ISO New England may avoid power outages today

By the OGJ Online Staff

HOUSTON, Aug. 10, 2001–Thunderstorms and local power distribution outages interrupting service in Boston may provide enough demand relief for the New England Independent System Operator to get through the day without rolling blackouts.

Continued hot and humid weather, more power plant outages, and reduced imports mean another very difficult day for ISO New England.

At 8 a.m., the ISO already made a public appeal for conservation and hoped to reduce peak demand by 200 Mw that way, said Craig Kazin, spokesman for the ISO. The ISO forecast a peak demand of 25,200 Mw for the afternoon. Available capacity in New England is 24,033 Mw, not including imports.

Even with 2,059 Mw of imports from Canada, the ISO could not meet the required operating reserve requirement of 2,080 Mw. The ISO appealed for emergency power transactions to get additional megawatts.

Power plant outages have crept up all week. On Wednesday, there were 1,685 Mw unavailable, Thursday saw 1,780 Mw down, and today 2,425 Mw are out.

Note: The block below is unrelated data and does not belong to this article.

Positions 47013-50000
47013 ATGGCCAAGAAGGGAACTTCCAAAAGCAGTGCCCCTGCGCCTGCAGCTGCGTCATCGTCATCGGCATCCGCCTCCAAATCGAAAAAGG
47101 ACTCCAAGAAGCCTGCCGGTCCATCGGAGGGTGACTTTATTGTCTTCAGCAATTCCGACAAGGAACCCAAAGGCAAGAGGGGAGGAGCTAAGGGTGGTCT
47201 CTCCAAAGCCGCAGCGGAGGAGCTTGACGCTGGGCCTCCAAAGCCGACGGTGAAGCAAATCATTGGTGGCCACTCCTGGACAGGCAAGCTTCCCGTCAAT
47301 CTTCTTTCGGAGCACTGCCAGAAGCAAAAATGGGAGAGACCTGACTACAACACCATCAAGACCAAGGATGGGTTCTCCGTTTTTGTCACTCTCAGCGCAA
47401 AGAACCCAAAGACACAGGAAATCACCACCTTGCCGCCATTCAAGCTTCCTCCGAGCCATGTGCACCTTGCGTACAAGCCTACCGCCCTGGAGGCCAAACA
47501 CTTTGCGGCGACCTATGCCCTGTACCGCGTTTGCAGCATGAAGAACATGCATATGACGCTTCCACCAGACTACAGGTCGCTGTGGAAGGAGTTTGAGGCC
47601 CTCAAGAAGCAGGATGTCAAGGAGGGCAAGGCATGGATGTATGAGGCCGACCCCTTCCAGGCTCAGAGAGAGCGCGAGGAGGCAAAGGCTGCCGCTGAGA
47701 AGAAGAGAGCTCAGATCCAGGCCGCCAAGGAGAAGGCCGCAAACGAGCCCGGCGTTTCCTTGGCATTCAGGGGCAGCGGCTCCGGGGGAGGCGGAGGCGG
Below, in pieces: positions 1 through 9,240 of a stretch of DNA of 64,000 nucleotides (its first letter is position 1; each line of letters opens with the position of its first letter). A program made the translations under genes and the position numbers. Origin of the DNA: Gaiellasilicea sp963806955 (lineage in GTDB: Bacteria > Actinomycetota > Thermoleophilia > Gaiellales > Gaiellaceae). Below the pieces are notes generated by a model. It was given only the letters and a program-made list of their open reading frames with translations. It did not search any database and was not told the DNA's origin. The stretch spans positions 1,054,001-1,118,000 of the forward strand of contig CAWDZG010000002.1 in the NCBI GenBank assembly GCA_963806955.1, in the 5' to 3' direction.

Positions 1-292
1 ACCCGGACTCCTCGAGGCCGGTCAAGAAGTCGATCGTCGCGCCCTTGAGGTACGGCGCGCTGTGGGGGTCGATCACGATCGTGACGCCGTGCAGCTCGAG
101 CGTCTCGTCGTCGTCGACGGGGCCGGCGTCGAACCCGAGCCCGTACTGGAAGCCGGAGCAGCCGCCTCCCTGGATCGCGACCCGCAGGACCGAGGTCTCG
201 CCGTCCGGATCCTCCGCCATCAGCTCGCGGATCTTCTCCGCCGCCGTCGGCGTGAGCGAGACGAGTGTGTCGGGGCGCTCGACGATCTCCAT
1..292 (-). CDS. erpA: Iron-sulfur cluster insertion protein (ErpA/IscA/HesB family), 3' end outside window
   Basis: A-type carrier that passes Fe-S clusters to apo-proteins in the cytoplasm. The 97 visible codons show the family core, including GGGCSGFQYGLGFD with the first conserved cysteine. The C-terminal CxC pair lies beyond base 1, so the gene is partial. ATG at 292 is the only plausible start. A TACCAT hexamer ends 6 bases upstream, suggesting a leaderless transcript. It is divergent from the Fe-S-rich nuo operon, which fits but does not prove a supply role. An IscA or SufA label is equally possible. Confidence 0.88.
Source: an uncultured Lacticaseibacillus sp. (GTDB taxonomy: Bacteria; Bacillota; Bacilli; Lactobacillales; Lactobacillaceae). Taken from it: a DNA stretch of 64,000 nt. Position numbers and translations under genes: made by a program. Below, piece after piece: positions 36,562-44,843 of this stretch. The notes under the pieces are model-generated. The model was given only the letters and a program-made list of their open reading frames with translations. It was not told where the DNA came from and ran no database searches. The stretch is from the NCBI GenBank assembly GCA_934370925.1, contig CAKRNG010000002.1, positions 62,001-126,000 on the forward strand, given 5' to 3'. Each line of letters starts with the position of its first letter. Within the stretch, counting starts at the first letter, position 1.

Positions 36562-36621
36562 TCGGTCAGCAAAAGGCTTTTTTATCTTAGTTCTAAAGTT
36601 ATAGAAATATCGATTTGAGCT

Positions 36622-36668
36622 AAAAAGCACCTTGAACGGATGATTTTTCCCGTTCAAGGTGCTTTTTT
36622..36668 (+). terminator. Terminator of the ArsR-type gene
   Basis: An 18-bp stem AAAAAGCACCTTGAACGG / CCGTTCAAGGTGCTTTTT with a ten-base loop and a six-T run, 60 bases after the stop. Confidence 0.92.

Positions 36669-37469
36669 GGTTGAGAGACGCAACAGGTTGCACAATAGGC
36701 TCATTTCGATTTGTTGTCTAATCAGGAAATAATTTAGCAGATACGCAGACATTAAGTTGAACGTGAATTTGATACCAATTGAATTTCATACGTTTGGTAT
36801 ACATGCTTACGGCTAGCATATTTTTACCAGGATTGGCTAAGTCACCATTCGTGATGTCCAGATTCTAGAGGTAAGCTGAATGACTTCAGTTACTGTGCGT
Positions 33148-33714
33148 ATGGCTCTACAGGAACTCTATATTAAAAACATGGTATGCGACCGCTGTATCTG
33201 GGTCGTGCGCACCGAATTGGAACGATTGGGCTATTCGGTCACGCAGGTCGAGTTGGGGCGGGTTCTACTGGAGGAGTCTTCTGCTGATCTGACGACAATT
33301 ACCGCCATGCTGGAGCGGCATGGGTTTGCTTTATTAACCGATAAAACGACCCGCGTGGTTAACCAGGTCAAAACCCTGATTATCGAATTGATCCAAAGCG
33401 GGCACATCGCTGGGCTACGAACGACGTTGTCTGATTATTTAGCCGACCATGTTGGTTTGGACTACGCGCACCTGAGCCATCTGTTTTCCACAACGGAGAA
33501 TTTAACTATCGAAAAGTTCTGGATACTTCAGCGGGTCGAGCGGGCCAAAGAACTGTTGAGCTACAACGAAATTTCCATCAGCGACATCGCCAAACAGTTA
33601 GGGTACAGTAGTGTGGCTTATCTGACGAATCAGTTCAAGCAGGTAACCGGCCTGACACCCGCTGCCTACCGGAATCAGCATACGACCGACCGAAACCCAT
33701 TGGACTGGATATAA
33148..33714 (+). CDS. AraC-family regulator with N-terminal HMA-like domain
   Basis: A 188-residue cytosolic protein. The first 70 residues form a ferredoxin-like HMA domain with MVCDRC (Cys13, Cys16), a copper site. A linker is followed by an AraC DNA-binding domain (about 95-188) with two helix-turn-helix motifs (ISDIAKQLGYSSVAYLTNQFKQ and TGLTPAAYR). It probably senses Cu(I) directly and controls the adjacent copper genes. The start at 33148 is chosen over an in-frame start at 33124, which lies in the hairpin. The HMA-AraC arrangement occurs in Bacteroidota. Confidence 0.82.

But thunderstorms rolled into Buffalo and Jamestown, New York, late this morning cooling off parts of that state. New York started shipping about 500 Mw late this morning, Kazin said. Earlier today, the ISO had been notified that no power would be available from New York because of the hot spell in that region.

“It’s looking a tad more optimistic,” said Kazin. “We’ll get through.”

Ironically, the heat wave has caused some local distribution outages that helped reduce load on the grid. The high heat and load on the local transmissions lines has caused some equipment to just “melt,” he said.

A manhole fire in Boston resulted in 20,000 customers out of service too, he said. But the bulk power system is not in danger of forced outages at this time, he said.

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The Clarion Energy Content Team is made up of editors from various publications, including POWERGRID International, Power Engineering, Renewable Energy World, Hydro Review, Smart Energy International, and Power Engineering International. Contact the content lead for this publication at

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